Mike Worcester, "Televisions Come to Cokato." In The Midst Of, Cokato Historical Society (January, 2005) vol. 25 no. 1.
In the last issue of In The Midst Of, we wrote about the arrival of radios in Cokato and people’s reaction to that event. In that same spirit, we now examine what happened when the next technological wonder arrived—television.
Derived from the Greek word meaning far and a Latin word meaning to see (literal translation: to see far), television operates on the simple principle of converting electromagnetic signals into visible pictures and audible sounds. While television as we know it developed in the late 1920s, it would not be until after World War II that televisions arrived in Cokato.
Mike Worcester, "Radios Come to Cokato." In The Midst Of, Cokato Historical Society (October, 2004) vol. 24 no. 4.
The reception was fuzzy, the antenna took a while to set up, and the equipment at the telephone office caused too much interference. Despite these hurdles, in the summer of 1922, a new technological wonder was introduced to the people of the town. In 1922, radios came to Cokato.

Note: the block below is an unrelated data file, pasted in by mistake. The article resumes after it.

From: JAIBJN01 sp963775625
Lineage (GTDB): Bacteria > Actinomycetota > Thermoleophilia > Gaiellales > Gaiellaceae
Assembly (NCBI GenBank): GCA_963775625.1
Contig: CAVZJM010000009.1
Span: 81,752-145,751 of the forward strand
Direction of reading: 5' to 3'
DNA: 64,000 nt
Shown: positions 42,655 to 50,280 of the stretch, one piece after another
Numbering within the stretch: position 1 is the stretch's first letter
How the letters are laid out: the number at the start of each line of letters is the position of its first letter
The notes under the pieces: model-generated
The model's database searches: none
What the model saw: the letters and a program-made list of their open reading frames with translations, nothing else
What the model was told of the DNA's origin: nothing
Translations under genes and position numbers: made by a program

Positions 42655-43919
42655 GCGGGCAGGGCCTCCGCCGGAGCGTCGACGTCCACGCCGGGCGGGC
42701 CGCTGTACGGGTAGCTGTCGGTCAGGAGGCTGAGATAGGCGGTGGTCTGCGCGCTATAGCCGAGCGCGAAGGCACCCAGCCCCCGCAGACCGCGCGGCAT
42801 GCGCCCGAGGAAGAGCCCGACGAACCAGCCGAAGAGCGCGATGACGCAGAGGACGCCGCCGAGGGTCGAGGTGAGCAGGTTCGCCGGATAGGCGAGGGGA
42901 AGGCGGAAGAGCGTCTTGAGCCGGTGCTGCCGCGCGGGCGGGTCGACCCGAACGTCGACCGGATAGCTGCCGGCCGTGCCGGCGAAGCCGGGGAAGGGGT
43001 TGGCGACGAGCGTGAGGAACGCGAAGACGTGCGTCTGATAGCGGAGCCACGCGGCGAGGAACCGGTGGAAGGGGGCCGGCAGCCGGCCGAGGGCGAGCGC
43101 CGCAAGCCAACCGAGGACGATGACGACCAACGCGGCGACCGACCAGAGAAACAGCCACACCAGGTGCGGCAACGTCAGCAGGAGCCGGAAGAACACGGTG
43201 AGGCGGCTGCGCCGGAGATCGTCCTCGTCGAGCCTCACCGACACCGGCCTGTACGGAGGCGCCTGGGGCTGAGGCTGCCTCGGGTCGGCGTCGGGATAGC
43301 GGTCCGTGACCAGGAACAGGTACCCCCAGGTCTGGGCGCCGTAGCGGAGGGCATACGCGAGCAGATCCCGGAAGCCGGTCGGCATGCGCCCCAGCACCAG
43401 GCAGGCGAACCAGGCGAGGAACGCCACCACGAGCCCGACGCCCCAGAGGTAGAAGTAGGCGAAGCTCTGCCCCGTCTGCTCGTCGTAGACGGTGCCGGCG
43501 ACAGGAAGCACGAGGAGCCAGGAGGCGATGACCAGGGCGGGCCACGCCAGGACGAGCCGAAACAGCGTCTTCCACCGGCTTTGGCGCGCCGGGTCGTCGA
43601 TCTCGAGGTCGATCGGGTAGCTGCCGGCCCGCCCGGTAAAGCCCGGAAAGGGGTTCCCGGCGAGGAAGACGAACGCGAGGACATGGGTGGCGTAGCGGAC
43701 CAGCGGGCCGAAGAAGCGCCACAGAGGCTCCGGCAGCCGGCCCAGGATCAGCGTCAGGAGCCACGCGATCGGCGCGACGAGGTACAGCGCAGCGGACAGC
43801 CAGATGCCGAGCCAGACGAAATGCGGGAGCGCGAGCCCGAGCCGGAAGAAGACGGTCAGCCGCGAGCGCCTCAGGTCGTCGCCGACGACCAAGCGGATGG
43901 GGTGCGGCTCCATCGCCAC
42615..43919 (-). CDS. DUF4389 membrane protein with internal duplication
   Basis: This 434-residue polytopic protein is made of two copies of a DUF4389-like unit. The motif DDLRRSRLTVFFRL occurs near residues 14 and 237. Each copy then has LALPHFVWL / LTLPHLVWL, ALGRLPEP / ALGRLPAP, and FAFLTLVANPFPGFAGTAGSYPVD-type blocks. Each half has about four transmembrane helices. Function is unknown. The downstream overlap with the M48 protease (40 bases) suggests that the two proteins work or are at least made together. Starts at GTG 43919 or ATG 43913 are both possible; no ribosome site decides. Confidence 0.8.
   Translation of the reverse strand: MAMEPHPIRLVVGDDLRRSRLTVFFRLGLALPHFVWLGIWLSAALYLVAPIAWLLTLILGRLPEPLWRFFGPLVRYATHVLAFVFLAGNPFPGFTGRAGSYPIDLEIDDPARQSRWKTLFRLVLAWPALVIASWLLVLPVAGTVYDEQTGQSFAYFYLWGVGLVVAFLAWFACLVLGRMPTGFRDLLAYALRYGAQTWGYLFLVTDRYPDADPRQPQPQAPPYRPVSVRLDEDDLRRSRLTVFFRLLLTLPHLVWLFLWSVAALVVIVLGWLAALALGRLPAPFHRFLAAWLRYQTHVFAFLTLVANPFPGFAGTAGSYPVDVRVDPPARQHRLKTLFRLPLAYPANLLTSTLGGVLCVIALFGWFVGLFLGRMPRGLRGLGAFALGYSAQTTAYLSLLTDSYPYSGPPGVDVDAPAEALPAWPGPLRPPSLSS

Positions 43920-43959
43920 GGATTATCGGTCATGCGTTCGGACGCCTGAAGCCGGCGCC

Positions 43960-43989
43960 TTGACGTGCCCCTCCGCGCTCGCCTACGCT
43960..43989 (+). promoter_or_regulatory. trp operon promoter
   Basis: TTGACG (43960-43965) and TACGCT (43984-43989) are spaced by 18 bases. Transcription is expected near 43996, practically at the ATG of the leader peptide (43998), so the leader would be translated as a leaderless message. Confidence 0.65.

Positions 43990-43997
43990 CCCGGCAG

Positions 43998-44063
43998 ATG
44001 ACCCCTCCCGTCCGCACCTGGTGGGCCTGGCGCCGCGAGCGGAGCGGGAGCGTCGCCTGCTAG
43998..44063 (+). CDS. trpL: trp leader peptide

Revised. Mike Worcester, "Lost Cokato: Cokato's Hotels." In The Midst Of, Cokato Historical Society (Spring, 1998) vol. 18 no. 2.
In the early morning hours of July 8, 1977, a fire started in one of the rooms of the Cokato Hotel, located next to the railroad tracks. In an era before mandatory smoke alarms, fire spread through the wood and brick structure, claiming five lives and destroyed the entire building. The fire also brought down the only hotel remaining in the community, and one has not been built since.
But there was a time when Cokato had as many as three hotels that stood ready to serve weary travelers passing through town.
Blog articles are subject to copyright.